The EFSE is a public-private partnership in the truest sense of the term enabling the realisation of goals that neither of the two parties, public and private investors, alone would be able to achieve!
The EFSE is replenished with funds from various donor agencies and European governments, international financial institutions, as well as by private investors.
The EFSE sets the standard as a prime example of the intelligent use of public budget funds for development purposes. By using funds from public investors as a risk-cushion, the EFSE’s innovative investment structure attracts private capital, in particular from private investors that would otherwise neither invest in the fund’s target region nor for the benefit of the target group. Thus, the EFSE leverages the impact of scarce budget funds and at the same time opens a gateway for private capital investments to the countries in Southeast Europe and the European Eastern Neighbourhood region.
To date, the EFSE has acquired committed funds of over EUR 1 billion, approximately 66 % of which is private capital. This leveraging potential is critical for the region whose capital markets are still in a development stage where economic growth depends more than ever on ready access to long-term financing.
EFSE's multi-layered structure
Investor and donor funds used for development finance initiatives in the target regions are generally scarce in view of actual needs. The advantage of the EFSE’s funding strategy is to use these donor funds to leverage additional funds at large scale for development purposes. This is achieved by issuing different share tranches as well as notes bearing different risks:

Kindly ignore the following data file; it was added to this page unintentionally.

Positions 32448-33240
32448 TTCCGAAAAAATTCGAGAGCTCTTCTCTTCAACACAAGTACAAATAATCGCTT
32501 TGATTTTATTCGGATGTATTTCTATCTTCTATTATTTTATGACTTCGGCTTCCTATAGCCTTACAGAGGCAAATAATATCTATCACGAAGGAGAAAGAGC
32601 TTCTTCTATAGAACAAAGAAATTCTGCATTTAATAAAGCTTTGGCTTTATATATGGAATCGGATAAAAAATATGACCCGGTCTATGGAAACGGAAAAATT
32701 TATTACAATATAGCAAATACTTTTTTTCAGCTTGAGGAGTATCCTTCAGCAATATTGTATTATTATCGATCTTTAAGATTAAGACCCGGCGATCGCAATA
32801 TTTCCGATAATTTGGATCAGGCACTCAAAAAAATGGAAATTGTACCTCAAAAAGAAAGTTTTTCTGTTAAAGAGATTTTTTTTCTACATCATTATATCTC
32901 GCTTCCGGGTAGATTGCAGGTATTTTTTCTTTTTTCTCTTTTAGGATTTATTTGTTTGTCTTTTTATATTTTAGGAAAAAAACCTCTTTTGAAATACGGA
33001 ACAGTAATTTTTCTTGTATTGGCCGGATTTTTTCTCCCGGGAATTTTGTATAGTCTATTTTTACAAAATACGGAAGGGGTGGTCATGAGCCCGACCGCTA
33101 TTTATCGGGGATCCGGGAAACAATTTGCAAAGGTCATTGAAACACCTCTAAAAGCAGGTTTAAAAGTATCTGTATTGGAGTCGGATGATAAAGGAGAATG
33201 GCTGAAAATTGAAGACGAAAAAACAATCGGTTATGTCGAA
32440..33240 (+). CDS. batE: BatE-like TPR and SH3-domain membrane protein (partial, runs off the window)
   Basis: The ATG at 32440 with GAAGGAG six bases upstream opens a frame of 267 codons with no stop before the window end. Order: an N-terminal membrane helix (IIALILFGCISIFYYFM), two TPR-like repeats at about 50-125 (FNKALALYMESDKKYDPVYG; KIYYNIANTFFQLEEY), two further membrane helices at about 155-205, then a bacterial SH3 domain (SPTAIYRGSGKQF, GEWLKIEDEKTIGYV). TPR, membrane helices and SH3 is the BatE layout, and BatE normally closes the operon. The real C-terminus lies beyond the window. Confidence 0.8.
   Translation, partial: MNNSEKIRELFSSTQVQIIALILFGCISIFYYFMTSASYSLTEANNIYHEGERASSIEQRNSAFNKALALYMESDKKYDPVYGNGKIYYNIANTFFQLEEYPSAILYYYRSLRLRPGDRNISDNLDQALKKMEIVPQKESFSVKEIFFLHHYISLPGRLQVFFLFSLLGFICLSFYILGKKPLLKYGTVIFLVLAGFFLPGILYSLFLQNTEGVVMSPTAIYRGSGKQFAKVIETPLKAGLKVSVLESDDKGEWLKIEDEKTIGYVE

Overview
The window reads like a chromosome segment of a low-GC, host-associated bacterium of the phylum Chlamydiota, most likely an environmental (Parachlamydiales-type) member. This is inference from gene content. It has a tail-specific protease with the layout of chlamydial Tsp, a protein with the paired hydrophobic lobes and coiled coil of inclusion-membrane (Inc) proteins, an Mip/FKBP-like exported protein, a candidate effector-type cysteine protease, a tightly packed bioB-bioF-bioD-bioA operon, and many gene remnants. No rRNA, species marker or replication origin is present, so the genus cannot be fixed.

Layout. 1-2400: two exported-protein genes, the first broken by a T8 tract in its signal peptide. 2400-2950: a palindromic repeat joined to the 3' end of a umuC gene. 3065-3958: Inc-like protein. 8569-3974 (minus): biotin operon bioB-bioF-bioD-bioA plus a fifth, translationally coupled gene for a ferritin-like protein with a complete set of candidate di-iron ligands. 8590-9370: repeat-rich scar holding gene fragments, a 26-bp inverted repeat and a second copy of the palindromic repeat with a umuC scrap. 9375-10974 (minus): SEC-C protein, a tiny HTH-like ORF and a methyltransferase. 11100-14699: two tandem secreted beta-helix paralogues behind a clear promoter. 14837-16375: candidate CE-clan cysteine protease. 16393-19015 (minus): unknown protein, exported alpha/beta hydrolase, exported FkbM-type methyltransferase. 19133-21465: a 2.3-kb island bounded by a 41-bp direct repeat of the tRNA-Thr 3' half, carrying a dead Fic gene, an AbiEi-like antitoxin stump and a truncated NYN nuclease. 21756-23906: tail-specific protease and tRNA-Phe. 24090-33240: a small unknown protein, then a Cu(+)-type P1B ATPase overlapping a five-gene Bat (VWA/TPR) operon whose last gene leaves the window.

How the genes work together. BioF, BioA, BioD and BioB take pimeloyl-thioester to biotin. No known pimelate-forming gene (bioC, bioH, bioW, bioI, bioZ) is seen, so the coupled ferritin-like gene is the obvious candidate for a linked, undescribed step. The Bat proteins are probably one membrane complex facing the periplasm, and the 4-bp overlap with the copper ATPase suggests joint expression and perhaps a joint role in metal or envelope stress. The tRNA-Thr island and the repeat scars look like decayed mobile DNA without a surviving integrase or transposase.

- Public investors and donors invest in the junior C tranche (first loss piece)
- Development finance institutions and international financial institutions invest in the mezzanine B tranche,
- Private investors purchase the senior A tranche or notes.
Whilst mezzanine and senior investors invest at the regional level, junior tranches can either be earmarked to a specific country or the region as a whole. Country-specific junior tranches are exclusively used for investments in one particular country. Regionally earmarked junior tranches allow for a flexible use of funds and can therefore best accommodate changing development finance needs in the target regions.
In order to undertake investments, different sources of funds representing different risk tranches are pooled. They then constitute one single source of financing for the EFSE. Consequently, the EFSE uses these pooled funds flexibly within each country based on its overall investment policy. This approach creates efficiency gains and also effectively addresses the risks associated with each investment.
Mobilising private capital is only possible due to the subordination mechanism in place for each country in which the EFSE invests. In the unlikely event of losses – for example, due to a defaulting partner lending institution – the C tranche is affected first. Only when that tranche is fully depleted is the mezzanine B tranche affected, followed by holders of senior A tranches and, finally, notes.
Income is first distributed to noteholders, while holders of A, B and C tranches follow. Holders of A, B and C tranches receive income based on the success of the investments made by the Fund, noteholders receive a fixed interest rate.
Contact point for complaints
For any complaints about the European Fund for Southeast Europe, please use the following email address: firstname.lastname@example.org.